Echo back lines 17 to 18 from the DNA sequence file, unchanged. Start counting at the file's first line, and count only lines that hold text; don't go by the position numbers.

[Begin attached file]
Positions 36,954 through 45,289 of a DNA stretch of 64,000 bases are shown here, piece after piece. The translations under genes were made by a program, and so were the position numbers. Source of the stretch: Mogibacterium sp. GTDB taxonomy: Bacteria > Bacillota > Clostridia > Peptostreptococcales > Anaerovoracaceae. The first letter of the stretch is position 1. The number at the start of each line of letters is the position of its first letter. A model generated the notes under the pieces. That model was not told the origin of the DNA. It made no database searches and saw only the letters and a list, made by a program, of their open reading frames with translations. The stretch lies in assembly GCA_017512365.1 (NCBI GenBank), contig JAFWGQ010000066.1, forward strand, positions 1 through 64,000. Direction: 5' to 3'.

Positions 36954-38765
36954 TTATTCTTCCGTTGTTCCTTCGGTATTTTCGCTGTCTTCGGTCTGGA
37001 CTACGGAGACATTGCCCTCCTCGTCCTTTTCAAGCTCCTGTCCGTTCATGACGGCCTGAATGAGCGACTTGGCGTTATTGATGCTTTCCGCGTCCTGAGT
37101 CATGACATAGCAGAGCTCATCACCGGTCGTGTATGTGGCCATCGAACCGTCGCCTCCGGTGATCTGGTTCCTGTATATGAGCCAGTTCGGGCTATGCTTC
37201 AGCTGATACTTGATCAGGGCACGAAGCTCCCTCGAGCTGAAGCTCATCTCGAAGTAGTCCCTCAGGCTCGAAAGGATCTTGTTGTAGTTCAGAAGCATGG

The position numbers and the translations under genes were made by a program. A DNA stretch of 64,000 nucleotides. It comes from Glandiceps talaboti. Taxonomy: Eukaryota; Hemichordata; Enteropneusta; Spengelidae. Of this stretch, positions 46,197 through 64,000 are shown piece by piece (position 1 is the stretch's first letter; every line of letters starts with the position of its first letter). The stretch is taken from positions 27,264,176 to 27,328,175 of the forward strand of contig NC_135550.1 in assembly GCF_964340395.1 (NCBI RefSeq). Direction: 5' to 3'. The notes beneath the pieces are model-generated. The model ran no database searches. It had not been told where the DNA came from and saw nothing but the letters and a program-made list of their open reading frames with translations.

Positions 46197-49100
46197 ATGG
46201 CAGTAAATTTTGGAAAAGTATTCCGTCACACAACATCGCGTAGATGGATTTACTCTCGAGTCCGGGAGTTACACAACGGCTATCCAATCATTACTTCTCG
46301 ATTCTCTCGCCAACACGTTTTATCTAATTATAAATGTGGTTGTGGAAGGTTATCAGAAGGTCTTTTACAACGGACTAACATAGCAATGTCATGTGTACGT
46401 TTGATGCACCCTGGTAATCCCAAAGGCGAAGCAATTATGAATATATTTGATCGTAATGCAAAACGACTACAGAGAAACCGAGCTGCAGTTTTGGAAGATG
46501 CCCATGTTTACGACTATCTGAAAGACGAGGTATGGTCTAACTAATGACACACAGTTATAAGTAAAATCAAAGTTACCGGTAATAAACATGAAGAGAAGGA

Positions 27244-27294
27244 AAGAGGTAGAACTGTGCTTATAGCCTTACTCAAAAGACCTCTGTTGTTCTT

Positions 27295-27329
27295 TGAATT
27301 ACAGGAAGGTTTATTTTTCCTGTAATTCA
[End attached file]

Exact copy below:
27295 TGAATT
27301 ACAGGAAGGTTTATTTTTCCTGTAATTCA